TOM À LA FERME (Tom at the Farm)

For his fourth feature, Canadian wonder boy Xavier Dolan adapts Michel Marc Bouchard's stage play and ejects most of the pop culture flourishes that had become trademarks of his previous, self-penned films. It's a strong suggestion that, with this claustrophobic three-hander set in rural Canada, Mr. Dolan, only just 24 at the time of its completion, wanted to make clear that he could also be an adult, sober filmmaker, in a sort of "rite of passage" to shut up those who still see him as a flash in the pan or as a yet unformed talent.

     But while it is, in fact, sober and very focused, Tom à la ferme is not exactly the "grown-up" film Mr. Dolan might have set out to do. For me it's not as mature as the sprawling Laurence Anyways: while it's always laudable to see a filmmaker stretching, the self-contained Cold Comfort Farm claustrophobia of the new film is less of a fit for Mr. Dolan's flashy sensibility than the more expansive gestures of previous work. Gabriel Yared's Bernard Herrmann-ish score creates a Hitchcockian tension, extended by the pressure cooker atmosphere expertly ramped up by the director, but that the plot doesn't really have much sustenance for.

     While the film is in constant danger of bursting apart at the seams, it's to Mr. Dolan's credit that the result sets up such an oppressive, disquieting mood and opens out successfully Mr. Bouchard's play, showing what happens when gay, urbane ad man Tom (played by the director) travels to the countryside for the funeral of his boyfriend and finds himself at the mercy of the menacing older brother. Hyper-macho, seemingly homophobic and estranged from the community around him, Francis (Pierre-Yves Cardinal) has created an elaborate fantasy to hide from his mother (Lise Roy) that his brother, who left for the big city as soon as he could, was gay. What follows is an outlandish take on the Stockholm Syndrome where Tom and Francis circle each other warily with a combination of disgust and desire, seeking to hold on to something of the dearly departed and finding much of their own identity interlocked with it in ways they can't quite explain.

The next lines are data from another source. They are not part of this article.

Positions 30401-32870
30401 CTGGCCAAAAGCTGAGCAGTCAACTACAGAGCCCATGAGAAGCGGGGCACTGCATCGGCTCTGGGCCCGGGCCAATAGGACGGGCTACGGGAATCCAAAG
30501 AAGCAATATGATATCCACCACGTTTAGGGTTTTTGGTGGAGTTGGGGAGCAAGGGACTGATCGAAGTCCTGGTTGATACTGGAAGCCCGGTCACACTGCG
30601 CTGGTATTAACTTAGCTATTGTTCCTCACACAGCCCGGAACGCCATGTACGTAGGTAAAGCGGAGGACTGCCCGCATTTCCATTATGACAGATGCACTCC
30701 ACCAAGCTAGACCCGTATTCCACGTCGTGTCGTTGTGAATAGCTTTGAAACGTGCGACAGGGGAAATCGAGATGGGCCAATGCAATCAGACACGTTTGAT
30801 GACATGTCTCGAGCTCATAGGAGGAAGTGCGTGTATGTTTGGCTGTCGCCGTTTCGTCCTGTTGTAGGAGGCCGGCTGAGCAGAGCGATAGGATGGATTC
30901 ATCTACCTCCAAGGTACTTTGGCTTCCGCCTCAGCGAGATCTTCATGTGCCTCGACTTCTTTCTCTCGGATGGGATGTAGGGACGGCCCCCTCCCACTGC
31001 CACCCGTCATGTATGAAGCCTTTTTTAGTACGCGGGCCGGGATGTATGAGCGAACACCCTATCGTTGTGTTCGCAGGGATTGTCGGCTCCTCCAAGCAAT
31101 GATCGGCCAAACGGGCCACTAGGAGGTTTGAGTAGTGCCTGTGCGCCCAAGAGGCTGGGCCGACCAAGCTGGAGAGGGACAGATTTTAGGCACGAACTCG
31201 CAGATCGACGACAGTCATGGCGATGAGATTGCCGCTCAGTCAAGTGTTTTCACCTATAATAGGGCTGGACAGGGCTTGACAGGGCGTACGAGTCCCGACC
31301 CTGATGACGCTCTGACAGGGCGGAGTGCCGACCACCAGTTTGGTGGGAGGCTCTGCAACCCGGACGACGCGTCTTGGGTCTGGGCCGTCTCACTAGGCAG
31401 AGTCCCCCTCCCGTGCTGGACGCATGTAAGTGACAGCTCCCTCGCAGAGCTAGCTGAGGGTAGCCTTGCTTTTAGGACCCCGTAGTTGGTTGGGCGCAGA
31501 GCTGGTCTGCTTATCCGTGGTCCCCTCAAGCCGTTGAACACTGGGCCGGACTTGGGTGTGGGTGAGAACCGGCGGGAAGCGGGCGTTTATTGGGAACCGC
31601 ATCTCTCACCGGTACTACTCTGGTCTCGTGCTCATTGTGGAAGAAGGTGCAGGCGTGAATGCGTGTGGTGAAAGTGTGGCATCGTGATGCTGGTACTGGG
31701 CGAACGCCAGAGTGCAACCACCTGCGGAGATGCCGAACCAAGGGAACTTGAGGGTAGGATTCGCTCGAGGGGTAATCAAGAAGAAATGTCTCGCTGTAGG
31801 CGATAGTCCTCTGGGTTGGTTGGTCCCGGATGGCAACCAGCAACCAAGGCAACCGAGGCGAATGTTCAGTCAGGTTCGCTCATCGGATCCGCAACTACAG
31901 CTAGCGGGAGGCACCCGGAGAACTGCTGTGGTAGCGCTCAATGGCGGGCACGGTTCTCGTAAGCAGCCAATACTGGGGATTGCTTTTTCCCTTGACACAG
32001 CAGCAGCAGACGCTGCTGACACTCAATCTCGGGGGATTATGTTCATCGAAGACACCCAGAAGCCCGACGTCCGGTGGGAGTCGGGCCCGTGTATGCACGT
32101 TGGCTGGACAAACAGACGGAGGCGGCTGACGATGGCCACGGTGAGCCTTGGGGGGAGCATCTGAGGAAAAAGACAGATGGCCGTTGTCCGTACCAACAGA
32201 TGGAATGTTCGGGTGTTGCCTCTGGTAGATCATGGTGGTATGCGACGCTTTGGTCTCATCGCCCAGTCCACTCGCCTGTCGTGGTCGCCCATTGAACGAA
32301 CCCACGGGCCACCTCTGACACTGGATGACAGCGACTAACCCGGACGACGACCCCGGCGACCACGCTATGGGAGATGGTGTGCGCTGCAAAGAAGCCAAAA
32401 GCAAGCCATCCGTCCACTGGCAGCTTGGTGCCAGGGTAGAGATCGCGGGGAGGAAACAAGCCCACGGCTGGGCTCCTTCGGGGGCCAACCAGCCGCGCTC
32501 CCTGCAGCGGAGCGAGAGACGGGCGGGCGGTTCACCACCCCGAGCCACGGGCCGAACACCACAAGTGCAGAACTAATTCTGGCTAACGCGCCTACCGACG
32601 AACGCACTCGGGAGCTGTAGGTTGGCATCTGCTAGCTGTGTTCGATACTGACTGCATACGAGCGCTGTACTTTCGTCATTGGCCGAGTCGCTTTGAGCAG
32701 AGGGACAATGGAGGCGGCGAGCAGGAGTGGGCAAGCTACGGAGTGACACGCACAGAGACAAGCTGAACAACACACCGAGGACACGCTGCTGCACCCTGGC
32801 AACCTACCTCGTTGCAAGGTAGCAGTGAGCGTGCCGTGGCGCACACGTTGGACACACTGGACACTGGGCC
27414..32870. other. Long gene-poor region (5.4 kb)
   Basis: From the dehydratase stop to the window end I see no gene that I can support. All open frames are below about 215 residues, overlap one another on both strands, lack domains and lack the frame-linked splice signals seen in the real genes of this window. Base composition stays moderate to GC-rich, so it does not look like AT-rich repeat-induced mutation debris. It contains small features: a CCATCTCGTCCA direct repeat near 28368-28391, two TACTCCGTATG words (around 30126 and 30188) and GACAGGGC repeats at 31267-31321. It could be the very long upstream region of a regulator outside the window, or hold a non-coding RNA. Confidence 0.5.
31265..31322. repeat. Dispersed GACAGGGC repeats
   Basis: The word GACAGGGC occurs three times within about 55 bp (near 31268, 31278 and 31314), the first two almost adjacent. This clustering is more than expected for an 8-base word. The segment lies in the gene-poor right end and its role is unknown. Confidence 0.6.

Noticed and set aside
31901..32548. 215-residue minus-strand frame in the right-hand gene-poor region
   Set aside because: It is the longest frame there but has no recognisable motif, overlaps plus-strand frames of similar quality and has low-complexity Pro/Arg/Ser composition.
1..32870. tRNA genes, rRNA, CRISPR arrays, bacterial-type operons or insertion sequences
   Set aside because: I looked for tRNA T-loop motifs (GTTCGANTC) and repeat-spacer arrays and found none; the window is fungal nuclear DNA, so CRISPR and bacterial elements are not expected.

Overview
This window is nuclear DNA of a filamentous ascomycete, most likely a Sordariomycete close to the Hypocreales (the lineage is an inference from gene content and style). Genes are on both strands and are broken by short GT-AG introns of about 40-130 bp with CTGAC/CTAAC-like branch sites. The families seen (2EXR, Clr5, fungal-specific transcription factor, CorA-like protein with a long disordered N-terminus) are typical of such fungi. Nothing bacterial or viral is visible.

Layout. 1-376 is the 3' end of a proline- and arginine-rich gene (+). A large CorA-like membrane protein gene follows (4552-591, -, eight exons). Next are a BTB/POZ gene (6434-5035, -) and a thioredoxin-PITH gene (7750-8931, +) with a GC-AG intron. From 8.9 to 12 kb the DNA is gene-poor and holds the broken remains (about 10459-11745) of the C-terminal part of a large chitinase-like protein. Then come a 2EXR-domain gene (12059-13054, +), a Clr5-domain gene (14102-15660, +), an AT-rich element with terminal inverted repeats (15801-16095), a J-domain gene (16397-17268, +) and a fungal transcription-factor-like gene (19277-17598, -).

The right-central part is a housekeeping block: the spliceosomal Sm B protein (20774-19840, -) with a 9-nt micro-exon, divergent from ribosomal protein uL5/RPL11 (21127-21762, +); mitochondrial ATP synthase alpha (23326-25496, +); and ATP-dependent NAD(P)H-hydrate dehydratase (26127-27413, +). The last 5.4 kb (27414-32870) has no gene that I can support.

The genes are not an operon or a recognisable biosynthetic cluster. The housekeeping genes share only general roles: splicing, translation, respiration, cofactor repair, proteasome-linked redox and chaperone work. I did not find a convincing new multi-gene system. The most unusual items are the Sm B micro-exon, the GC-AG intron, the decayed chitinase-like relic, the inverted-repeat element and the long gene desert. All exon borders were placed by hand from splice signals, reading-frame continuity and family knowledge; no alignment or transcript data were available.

But the unusual ménage à trois with the deceased brings out a few suggestions of past misdeeds that the film never really exploits properly, and becomes a sort of "intermission" in the real life of all involved, a sort of poison-pill that makes things get worse before they get better. Though handled with determination and poise, this gives Tom à la ferme a sense that this is more of an exercise for the filmmaker than a truly heartfelt project; an attempt to cut back on the flamboyance and come out with something more adult, taking on the questions of identity present throughout his films in a way that might be less abrasive for wider audiences. And while Mr. Dolan does come up with the goods in purely practical terms, the film does come across as an overly serious, almost calculated ploy. Nevertheless, it has been thrilling to watch the multi-hyphenate filmmaker "grow up in public" ever since his very promising debut J'ai tué ma mère, and if this seems to be a step back from Laurence Anyways, it does prove that there are more arrows to his bow than most think.

France, Canada 2013
103 minutes
Cast Xavier Dolan, Pierre-Yves Cardinal, Lise Roy, Evelyne Brochu
Director, costume designer and editor Mr. Dolan; screenwriters Mr. Dolan and Michel Marc Bouchard; based on the stage play by Mr. Bouchard Tom à la ferme; cinematographer André Turpin (colour); composer Gabriel Yared; art director Colombe Raby; producers Nathanaël Karmitz, Charles Gillibert and Mr. Dolan; production companies MK2 Productions and Sons of Manual in co-production with ARTE France Cinéma
Screened June 11th 2014, UCI El Corte Inglés 14, Lisbon (distributor press screening)


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